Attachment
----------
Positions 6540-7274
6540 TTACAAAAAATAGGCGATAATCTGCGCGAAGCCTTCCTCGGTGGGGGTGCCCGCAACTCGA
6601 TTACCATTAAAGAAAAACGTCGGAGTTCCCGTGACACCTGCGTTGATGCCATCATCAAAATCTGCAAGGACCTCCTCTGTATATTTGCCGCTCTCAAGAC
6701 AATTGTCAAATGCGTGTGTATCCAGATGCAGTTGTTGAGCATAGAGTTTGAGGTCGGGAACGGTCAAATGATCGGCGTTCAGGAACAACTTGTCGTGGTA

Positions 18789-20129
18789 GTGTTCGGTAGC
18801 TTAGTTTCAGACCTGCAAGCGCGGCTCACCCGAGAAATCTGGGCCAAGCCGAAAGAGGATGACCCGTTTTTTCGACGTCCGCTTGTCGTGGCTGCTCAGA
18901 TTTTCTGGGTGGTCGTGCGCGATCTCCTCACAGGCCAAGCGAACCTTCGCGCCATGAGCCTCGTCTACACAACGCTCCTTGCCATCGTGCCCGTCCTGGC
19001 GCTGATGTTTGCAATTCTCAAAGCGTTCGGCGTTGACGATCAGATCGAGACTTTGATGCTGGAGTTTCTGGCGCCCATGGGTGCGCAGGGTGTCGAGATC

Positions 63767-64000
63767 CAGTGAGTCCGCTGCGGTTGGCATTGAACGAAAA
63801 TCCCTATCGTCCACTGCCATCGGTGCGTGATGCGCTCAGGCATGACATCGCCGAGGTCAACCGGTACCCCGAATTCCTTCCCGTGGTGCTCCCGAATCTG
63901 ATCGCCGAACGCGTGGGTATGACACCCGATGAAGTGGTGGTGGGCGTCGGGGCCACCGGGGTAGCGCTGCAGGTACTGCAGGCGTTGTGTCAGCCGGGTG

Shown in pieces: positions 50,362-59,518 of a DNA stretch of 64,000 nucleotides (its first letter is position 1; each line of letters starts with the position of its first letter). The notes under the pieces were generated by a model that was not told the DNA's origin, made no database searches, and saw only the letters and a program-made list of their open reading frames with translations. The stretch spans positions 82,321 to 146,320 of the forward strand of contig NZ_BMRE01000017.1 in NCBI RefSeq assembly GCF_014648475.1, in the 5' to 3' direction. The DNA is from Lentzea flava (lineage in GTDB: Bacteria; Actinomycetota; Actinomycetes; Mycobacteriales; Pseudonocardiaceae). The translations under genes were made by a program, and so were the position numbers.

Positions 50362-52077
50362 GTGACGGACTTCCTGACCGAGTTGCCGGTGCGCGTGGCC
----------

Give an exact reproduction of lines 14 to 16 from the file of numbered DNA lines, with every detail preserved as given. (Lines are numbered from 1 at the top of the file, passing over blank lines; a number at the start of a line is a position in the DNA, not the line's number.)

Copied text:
Shown in pieces: positions 50,362-59,518 of a DNA stretch of 64,000 nucleotides (its first letter is position 1; each line of letters starts with the position of its first letter). The notes under the pieces were generated by a model that was not told the DNA's origin, made no database searches, and saw only the letters and a program-made list of their open reading frames with translations. The stretch spans positions 82,321 to 146,320 of the forward strand of contig NZ_BMRE01000017.1 in NCBI RefSeq assembly GCF_014648475.1, in the 5' to 3' direction. The DNA is from Lentzea flava (lineage in GTDB: Bacteria; Actinomycetota; Actinomycetes; Mycobacteriales; Pseudonocardiaceae). The translations under genes were made by a program, and so were the position numbers.

Positions 50362-52077
50362 GTGACGGACTTCCTGACCGAGTTGCCGGTGCGCGTGGCC